At Large  March 11, 2021  Nia Bowers

Purple: A Cultural History

Courtesy Wikimedia Commons.

Benjamin Moran Dale, Cover of program for the National American Women's Suffrage Association procession, 1913. Rare Book and Special Collections Division, DC.

If you have a bent for the occasional musical throwback, you may wonder why Prince wouldn't sing about “Red Rain.” At least the aforementioned title could boast an alliterative appeal. Alas, the fascination with purple has existed for centuries before it filled our musical and literary spaces in the eighties.

Purpura, more widely recognized by English and American citizens as purple, was incredibly taxing to produce before the creation of chemical dyes. Extracted from very specific Mediterranean shellfish known as buccinum and purpura, droplets from approximately 250,000 of these sea snails would result in roughly one ounce of dye.

Courtesy Wikimedia Commons.

Purple-dyed fabrics with their corresponding sea snails. Museum of Natural History in Vienna.

The tint would then be applied to wool, washed, boiled, and set out to dry on the sea banks of Tyre where the color is given the opportunity to oxidize. From this process, human civilization was gifted with something that quickly took on the title, Tyrian purple known for its ability to remain vibrant even after many washings.

Courtesy Wikimedia Commons.

Cecil Beaton, detail of Coronation Portrait, Queen Elizabeth II and Prince Philip, Duke of Edinburgh, June 1953. London, England.

A common historical misconception of this famous secondary color is the exclusivity that it held—and possibly still holds. Many believed, and contend to this day, that purple was exclusively for Imperial use.

This notion leads one to envision that only royalty can walk around cloaked in purple gear. Interestingly enough, regular citizens were allowed to dress in imitations of the tint as long as it strayed from matching that of the royals.

With that being said, many rulers declared only the highest grades of purple could be worn by Imperial power and their court. Cyrus, the king who ruled over the Persian Empire is one of many who did not fancy the idea of all colors being free and accessible to everyone. He donned an official costume of Persian royalty with a white-striped, purple tunic as his Imperial symbol (specifically, one that was to be unshared). By 360 BCE, the extremely prized hue became the center of an enduring admiration.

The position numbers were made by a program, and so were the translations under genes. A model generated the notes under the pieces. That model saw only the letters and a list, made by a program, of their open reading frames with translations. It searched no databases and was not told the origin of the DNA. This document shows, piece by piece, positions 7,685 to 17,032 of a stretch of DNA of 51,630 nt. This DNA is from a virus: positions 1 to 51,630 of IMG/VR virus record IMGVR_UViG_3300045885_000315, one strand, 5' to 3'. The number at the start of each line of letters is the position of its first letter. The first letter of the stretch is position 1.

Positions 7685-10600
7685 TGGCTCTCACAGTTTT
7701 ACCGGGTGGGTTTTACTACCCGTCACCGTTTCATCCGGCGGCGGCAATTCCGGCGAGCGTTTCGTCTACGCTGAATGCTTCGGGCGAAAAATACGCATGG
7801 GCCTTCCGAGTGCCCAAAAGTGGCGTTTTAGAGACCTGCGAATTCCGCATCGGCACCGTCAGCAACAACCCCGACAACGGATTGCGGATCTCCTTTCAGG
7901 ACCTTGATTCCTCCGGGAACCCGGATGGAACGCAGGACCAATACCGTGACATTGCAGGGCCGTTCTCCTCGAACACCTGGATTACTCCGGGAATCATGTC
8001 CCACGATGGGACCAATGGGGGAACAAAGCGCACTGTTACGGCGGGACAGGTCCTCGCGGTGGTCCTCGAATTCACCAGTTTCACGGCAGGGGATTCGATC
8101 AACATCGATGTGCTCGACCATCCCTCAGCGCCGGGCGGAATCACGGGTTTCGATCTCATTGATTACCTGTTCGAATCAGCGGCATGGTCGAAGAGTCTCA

During the Byzantine Empire, purple was so fervently admired that rulers would describe their own children as porphyrogenitus or “born in the purple.” This era had such a lasting impact on the color that it gave rise to a specific shade dubbed Byzantium purple.

Courtesy Wikimedia Commons.

Emperor Justinian I of the Byzantine Empire, 6th Century. Mosaic. Basilica of San Vitale, Italy.

Around nineteen BCE, the ruler Augustus commissioned a literary work to show praise to the Roman Empire. Virgil’s Aeneid exclusively features purple linen to dress heroes and kings —implicitly linking the shade to nobility and military costume. Meanwhile, Ovid’s Metamorphoses takes a much more religious approach, noting that God would sit on a throne adorned with purple garments. It is, in fact, impossible to skim through the Bible without stumbling upon color. Excluding gold, silver, and white (which make many expected cameos throughout the sacred text), red, blue, and purple could nearly tie for the number of times they are mentioned in the Bible. But purple prevails as the pigment often synonymous with divinity or heavenly grace.

Courtesy Wikimedia Commons.

Jan van Eyck, detail of The Ghent Altarpiece, 1432. Oil on panel. Saint Bavo Cathedral, Belgium. 

In spiritualism, the color is often linked to transformation, luck, charm, clairvoyance, and mysticism. The lighter purples more closely connect to devotion and the darker purples to knowledge and clarity. Lavender, due to the appearance alone of the soft purple hue, is often associated with all things tranquil, pure, and feminine.

Courtesy Wikimedia Commons.

Votes for Women pennant, C. 1900. The Children's Museum of Indianapolis, Indiana. 

Given that certain shades of purple can be attributed to femininity, the Women’s Liberation Movement equipped the shade as their representative pigment which comes as no surprise, given the international recognition of purple to symbolize women. This even dates back to sixth-century Rome where the ruler, regarded as Justinian, was the first to loosen up on restrictions of color and specifically permitted women to wear all silk, high-quality purple garments.

Without requiring the help of royal status, eighties pop culture, or even Pantone’s 2018 pick for color of the year, purple manages to reign supreme today. And, that is not to throw shade on the other colors of the spectrum.

About the Author

Nia Bowers


Nia Bowers is a freelance writer and native of North Carolina currently residing in Chapel Hill, NC. She is a 2020 graduate of Spelman College in Atlanta, GA with four years of archival experience and a natural bent for all things musical, historical, and literary.

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